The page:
Cisco ONS 15454 and Cisco ONS 15454 SDH Ethernet Card Software Feature and Configuration Guide, Releases 9.0, 9.1, 9.2, and 9.2.1
Chapter 12, Configuring Link Aggregation
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Table of Contents

Configuring Link Aggregation

Understanding Link Aggregation

Configuring EtherChannel

EtherChannel Configuration Example

Configuring POS Channel

POS Channel Configuration Example

Understanding Encapsulation over EtherChannel or POS Channel

Configuring Encapsulation over EtherChannel or POS Channel

Encapsulation over EtherChannel Example

Monitoring and Verifying EtherChannel and POS

Understanding Link Aggregation Control Protocol

Passive Mode and Active Mode

LACP Functions

LACP Parameters

LACP Usage Scenarios

Termination Mode

Transparent Mode

Configuring LACP

Load Balancing on the ML-Series cards

Load Balancing on the ML-MR-10 card

MAC address based load balancing

VLAN Based Load Balancing

Load Balancing Configuration Commands

Configuring Link Aggregation

This chapter applies to the ML-Series (ML100T-2, ML100X-8, and ML1000-2) cards and describes how to configure link aggregation for the ML-Series cards, both EtherChannel and packet-over-SONET/SDH (POS) channel. For additional information about the Cisco IOS commands used in this chapter, refer to the Cisco IOS Command Reference publication.

This chapter contains the following major sections:

Understanding Link Aggregation

The ML-Series card offers both EtherChannel and POS channel. Traditionally EtherChannel is a trunking technology that groups together multiple full-duplex IEEE 802.3 Ethernet interfaces to provide fault-tolerant high-speed links between switches, routers, and servers. EtherChannel forms a single higher bandwidth routing or bridging endpoint and was designed primarily for host-to-switch connectivity. The ML-Series card extends this link aggregation technology to bridged POS interfaces. POS channel is only supported with LEX encapsulation.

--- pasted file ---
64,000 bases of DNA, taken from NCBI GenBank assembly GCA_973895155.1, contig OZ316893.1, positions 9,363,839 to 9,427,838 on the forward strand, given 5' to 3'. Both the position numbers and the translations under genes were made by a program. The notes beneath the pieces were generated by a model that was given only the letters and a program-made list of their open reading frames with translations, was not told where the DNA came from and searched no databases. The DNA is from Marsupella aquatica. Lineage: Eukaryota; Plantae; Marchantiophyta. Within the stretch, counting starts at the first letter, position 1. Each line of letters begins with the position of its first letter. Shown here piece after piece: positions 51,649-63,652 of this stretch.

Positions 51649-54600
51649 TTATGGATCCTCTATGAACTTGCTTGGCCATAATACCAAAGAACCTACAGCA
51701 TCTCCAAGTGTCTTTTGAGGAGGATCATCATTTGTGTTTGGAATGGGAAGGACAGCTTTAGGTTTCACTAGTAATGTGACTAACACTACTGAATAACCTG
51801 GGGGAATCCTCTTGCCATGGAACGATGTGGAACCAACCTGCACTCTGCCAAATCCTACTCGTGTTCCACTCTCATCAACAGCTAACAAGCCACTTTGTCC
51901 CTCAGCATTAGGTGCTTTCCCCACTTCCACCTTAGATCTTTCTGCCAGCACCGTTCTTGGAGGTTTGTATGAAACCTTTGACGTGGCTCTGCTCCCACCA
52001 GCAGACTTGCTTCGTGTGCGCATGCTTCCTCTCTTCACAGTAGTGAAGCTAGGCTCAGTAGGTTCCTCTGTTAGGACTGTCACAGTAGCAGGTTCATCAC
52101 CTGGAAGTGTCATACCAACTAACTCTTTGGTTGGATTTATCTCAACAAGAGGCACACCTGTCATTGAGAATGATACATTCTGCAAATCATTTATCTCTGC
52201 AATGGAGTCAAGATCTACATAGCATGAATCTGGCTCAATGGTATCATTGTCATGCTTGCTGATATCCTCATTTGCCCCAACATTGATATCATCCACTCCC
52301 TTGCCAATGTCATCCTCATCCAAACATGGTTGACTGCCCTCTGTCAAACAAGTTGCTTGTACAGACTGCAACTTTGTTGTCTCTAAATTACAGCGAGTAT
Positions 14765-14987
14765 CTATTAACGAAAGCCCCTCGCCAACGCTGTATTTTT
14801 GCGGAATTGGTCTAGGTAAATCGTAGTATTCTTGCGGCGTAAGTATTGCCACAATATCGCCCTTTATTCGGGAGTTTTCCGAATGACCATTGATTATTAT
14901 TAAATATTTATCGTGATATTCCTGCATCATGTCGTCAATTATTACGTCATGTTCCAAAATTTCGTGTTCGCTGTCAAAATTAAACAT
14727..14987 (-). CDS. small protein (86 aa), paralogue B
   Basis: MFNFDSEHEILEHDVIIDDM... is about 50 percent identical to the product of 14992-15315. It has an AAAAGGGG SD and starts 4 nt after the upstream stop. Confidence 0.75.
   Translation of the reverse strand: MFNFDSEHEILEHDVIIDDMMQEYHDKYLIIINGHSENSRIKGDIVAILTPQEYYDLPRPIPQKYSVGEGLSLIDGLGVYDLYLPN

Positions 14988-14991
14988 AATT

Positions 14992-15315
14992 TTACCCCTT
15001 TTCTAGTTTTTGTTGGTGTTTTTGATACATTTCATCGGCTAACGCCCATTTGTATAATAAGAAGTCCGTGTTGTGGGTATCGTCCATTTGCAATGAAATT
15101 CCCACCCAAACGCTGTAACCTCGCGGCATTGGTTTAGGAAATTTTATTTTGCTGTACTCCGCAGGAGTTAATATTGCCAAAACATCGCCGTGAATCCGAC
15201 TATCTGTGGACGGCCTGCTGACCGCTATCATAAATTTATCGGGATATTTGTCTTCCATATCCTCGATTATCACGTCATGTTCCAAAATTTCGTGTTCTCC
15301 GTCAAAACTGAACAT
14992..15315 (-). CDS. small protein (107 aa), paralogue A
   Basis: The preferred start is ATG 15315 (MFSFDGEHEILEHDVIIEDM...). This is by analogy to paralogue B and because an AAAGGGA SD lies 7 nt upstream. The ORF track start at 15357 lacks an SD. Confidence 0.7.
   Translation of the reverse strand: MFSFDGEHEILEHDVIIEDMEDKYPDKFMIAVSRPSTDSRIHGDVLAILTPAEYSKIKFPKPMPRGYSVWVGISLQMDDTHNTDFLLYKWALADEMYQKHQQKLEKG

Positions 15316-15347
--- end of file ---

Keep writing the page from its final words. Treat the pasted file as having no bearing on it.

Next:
Link aggregation provides the following benefits:

  • Logical aggregation of bandwidth
  • Load balancing
  • Fault tolerance

Port channel is a term for both POS channel and EtherChannel. The port channel interface is treated as a single logical interface although it consists of multiple interfaces. Each port channel interfaces consists of one type of interface, either Fast Ethernet, Gigabit Ethernet, or POS. You must perform all port channel configurations on the port channel (EtherChannel or POS channel) interface rather than on the individual member Ethernet or POS interfaces. You can create the port channel interface by entering the interface port-channel interface configuration command.


Note You must perform all Cisco IOS configurations—such as bridging, routing, or parameter changes such as an MTU change—on the port channel (EtherChannel or POS channel) interface rather than on individual member Ethernet or POS interfaces.


Port channel connections are fully compatible with IEEE 802.1Q trunking and routing technologies. IEEE 802.1Q trunking can carry multiple VLANs across a port channel.

Each ML100T-12, ML100X-8, or ML1000-2 card supports one POS channel, a port channel made up of the two POS ports. A POS channel combines the two POS port capacities into a maximum aggregate capacity of STS-48c or VC4-16c.